people think of forests, they may think of wilderness or recreational
experiences or timber products or even the role trees play
in protecting our environment. But there are several less
obvious benefits of forests and trees.
Studies have shown that viewing
trees can offer important physical and psychological benefits
like lowering blood pressure, slowing heart rate and promoting
a sense of well-being.
Trees and Healing
A landmark study by Dr. Robert Ulrich found that post surgical
patients in rooms with views of trees recovered faster and
required less pain medication then patients whose windows
faced a brick wall. The benefits from nature are not limited
to recovering patients. Viewing nature has been shown to alleviate
mental fatigue, heighten attention and focus, and lower levels
Habitat for People
At the University of Illinois Human-Environment Research Laboratory
researchers study the relationship between people and their
physical environment. Much of their research has been conducted
in the public housing neighborhoods of Chicago. Among their
Residents who lived in buildings
with trees reported less violent behavior including fewer
incidents of domestic violence. Vegetation has been shown
to alleviate mental fatigue, one of the precursors to violent
Residents who lived in buildings with trees reported fewer
crimes. From an analysis of Chicago Police Department records,
HERL researchers determined that buildings in areas with
large amounts of vegetation had 52 percent fewer crimes
than buildings in areas with little vegetation.
Residents who lived in buildings with trees have significantly
better relations with their neighbors developed in part
from more frequent gathering in common areas with trees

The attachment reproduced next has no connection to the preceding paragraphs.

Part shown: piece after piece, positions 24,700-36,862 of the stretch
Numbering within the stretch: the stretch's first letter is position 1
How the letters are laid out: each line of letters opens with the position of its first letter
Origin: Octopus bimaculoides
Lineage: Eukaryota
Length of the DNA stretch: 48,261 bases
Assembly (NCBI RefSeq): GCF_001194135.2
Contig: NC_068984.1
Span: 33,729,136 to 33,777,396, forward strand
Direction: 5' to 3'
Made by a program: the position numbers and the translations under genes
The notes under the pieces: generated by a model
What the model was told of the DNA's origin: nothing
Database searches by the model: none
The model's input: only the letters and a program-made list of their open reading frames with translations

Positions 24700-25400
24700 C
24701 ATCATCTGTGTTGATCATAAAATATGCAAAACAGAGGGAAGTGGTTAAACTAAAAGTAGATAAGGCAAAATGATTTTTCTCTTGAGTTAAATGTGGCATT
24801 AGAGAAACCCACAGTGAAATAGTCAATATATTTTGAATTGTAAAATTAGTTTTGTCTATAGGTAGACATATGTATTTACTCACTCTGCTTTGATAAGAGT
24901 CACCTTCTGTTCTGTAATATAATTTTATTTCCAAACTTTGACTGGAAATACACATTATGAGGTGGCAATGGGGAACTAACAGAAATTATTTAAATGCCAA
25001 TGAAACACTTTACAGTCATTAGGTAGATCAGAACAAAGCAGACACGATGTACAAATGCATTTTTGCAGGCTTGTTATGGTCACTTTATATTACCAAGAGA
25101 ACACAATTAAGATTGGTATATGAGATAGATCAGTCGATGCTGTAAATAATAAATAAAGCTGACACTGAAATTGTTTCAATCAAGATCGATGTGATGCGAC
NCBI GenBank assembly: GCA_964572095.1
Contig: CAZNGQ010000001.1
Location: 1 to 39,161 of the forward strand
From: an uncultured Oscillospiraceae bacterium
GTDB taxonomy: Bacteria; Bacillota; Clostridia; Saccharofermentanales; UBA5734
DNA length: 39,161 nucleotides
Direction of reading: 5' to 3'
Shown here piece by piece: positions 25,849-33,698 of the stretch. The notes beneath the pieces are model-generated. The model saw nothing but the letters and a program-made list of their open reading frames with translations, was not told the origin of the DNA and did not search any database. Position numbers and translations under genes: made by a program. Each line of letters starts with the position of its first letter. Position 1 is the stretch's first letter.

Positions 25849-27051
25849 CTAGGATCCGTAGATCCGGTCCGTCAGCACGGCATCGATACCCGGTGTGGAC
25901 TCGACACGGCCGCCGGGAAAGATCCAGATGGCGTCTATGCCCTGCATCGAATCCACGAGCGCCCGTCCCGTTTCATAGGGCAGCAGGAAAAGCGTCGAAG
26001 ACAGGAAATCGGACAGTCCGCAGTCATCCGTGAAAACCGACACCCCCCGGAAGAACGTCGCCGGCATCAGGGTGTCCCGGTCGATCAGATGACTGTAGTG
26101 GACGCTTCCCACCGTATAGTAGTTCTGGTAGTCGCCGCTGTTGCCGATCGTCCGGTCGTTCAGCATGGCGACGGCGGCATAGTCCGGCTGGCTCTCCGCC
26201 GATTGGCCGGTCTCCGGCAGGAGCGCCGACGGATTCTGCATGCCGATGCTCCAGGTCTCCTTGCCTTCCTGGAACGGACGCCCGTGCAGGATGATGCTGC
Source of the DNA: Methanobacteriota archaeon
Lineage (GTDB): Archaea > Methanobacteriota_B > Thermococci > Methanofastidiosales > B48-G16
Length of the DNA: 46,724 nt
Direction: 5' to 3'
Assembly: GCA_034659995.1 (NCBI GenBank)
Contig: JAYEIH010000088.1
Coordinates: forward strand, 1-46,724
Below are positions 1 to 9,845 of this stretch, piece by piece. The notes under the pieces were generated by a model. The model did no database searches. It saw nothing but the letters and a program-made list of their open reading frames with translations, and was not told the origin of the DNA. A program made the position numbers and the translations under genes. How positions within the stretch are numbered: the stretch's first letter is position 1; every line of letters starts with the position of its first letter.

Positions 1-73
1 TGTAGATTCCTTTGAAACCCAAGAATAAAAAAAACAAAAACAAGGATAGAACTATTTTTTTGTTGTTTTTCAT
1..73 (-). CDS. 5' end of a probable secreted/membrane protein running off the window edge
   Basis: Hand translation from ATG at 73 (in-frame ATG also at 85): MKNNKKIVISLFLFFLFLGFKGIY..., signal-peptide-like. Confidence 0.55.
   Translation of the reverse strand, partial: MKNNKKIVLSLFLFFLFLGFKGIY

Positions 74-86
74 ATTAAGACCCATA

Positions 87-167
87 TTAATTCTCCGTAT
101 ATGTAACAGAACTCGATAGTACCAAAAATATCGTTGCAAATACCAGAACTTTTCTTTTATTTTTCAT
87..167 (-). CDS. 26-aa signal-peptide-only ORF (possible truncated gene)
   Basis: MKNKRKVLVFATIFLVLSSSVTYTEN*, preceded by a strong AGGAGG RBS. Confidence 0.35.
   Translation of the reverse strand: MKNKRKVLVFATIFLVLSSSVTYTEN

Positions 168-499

then those without trees.
Children with Attention Deficit
Hyperactivity Disorder (ADHD) experienced a decrease in
their symptoms after playing in a natural environment. This
in turn resulted in restored focus and improved concentration
in the classroom.
Girls, ages 7 through 12 who
had increased exposure to nature had increased self-discipline,
better concentration and reduced impulsive behavior. However,
the HERL researchers did not find a relationship between
boys and views of nature.
and a Room with a View.
Dr. Rachel Kaplan conducted a survey of workers' job satisfaction
and rate of illness. Some participants in her study could
view nature settings from their work areas, while others could
not. Dr. Kaplan discovered that workers who could view nature
claimed to be more satisfied with their job; felt challenged
by their work and reported better overall health than their
co-workers who were unable to view nature. http://snr.unl.edu/forestry/urbanforestry.htm
In the past, forests have been valued primarily for economic
reasons. Today, vast arrays of social benefits are appreciated.
The emerging field of ecopsychology explores interrelationships
between humans and their environment and tries to quantify
the less tangible values of nature. While it may seem obvious
that a view of a forest is more relaxing than a view of a
freeway, scientific research is now beginning to confirm and
expand our understanding of the human/nature relationship.